There have been running battles between Iranian police and anti-government protesters in Tehran in the worst unrest there for years.
One person told BBC Persian that her neighbourhood resembled a battlefield.
The protests, now in their seventh day, have reached 80 other cities and towns. A human rights group said at least 31 civilians had been killed, while state television put the death toll at 17.
The unrest was sparked by the death of a woman detained by morality police.
Mahsa Amini, a 22-year-old Kurdish woman from the north-western city of Saqez, died in hospital in Tehran on Friday following three days in a coma.
She was visiting the capital on 13 September when she was arrested by morality police officers, who accused her of violating the law requiring women to cover their hair with a hijab, or headscarf, and their arms and legs with loose clothing. She collapsed after being taken to a detention centre.
There are reports that officers beat Ms Amini’s head with a baton and banged her head against one of their vehicles. The police have said there is no evidence of any mistreatment and that she suffered “sudden heart failure”.
In an interview with BBC Persian, Ms Amini’s father Amjad said he was not allowed by authorities to see all of her body after it had been wrapped for burial, when just her face and feet were visible.
“There were bruises on her feet,” he said, adding that he had asked doctors to examine them but had never heard back.
Mr Amini also rejected claims from the interior minister and Tehran’s director of forensic medicine that his daughter had pre-existing health problems.
“They are lying,” he said. “She has not been to any hospital at all in the past 22 years, other than for a few cold-related sicknesses.”
Many Iranians were enraged by Ms Amini’s death and the first protests took place after her funeral, when women were filmed waving their headscarves in the air and shouting “death to the dictator” – a chant often directed at the Supreme Leader, Ayatollah Ali Khamenei.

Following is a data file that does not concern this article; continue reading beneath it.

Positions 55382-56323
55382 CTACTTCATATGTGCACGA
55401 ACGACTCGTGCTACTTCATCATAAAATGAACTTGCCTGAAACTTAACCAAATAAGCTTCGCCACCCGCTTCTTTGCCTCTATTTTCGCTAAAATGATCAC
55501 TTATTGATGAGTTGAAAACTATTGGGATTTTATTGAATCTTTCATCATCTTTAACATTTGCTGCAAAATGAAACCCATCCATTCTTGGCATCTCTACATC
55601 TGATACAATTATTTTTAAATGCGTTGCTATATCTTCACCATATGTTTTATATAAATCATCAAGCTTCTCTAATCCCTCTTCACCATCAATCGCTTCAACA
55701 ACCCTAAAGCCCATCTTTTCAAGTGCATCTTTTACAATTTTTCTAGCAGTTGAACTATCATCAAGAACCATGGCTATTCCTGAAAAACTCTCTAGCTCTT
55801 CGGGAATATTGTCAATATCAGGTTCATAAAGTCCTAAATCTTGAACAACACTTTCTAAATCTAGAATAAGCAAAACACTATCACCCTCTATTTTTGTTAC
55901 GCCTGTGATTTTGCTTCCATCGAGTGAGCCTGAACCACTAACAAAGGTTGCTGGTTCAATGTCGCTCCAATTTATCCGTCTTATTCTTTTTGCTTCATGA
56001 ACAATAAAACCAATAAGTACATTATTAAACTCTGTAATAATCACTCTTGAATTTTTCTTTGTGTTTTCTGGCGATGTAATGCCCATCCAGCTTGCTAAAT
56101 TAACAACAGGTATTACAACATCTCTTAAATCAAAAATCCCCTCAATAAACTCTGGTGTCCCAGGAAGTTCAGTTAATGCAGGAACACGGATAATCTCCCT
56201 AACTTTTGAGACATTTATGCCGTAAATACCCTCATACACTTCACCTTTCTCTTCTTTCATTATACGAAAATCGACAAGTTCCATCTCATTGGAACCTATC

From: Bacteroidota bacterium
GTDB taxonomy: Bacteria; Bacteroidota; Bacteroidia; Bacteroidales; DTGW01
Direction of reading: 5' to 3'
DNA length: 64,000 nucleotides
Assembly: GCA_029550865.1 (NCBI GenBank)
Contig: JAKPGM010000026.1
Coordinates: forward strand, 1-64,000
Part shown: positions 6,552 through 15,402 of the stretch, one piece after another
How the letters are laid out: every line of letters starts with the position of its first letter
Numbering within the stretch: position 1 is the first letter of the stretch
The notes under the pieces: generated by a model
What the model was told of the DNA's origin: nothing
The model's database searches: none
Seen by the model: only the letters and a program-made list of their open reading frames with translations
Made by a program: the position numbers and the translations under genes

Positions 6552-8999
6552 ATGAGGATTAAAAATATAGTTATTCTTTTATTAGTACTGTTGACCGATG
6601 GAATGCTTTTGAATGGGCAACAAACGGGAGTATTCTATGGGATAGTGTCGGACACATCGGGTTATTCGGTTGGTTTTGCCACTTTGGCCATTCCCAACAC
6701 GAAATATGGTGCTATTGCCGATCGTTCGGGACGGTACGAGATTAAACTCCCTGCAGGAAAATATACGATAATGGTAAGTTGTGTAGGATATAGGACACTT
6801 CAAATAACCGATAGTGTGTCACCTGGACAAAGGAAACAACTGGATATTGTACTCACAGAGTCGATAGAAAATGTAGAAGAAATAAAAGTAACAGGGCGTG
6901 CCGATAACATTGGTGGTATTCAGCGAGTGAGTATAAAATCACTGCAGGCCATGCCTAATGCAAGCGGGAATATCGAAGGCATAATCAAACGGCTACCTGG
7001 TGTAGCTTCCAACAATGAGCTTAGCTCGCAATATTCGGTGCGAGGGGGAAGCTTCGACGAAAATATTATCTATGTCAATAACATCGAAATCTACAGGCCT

Similar demonstrations were staged by students at several universities in Tehran, before the protests started spreading rapidly across the country.
“Now, we have seen so many men joining in and it has moved on from a protest against the compulsory hijab. It’s now against the whole existence of the Islamic Republic,” BBC Persian’s Rana Rahimpour told the Today programme.
She added: “This is most serious challenge to the Islamic leadership of Iran that we have seen here in recent years.”
The BBC’s Kasra Naji reports that central and some northern parts of Tehran became thick with tear gas on Wednesday night as riot police, assisted by plainclothes security forces, attacked protesters in several neighbourhoods.
The protesters set fire to big waste containers and blocked access to some streets, while shouting slogans against the Supreme Leader.
Scores of protesters were reportedly arrested, as security forces went door-to-door at homes and shops where they had taken refuge, our correspondent says.
There were also reports of police stations and other government buildings being overrun or set on fire, as protests took place in dozens of other cities.
Videos posted on social media showed a crowd cheering as a billboard showing Ayatollah Khamenei was torn down, as well as women burning their headscarves on bonfires and cutting their hair in public.
Footage from Iran’s most sacred Shia Muslim city, Mashhad, showed a woman standing up on a police car shouting: “We don’t want an Islamic Republic.”
The deadliest unrest has been concentrated in Iran’s Kurdish-populated north-west, where Mahsa Amini lived.
The Kurdish human rights group Hengaw reported that eight protesters were killed by security forces on Wednesday, bringing the overall toll there to 15.
Two boys aged 15 and 16 were among those shot dead on Wednesday night in Oshnavieh and Urmia, both in West Azerbaijan province, it said.
Another organisation, Iran Human Rights, reported that at least 31 civilians had been killed over the first six days of unrest, including nine in the north-west and 17 in Mazandaran province, which is on the Caspian Sea north of Tehran.
The latter figure included 11 protesters were shot dead in clashes in the city of Amol on Wednesday, it said.
Iranian officials have denied that security forces have killed any protesters and instead blamed “rioters”.
State television reported on Thursday that 17 people, including demonstrators and security personnel, had been killed, without providing further details.
Semi-official news agencies reported that three members of the paramilitary Basij Resistance Force – which is often used to suppress domestic dissent – died after being shot or stabbed on Wednesday.
Internet-monitoring group NetBlocks meanwhile reported that Iran was now subject to the most severe internet restrictions seen since mass anti-government erupted in November 2019. Mobile phone networks were largely shut down, internet service was disrupted during protests, and access to Instagram and WhatsApp were being restricted, it said.__BBC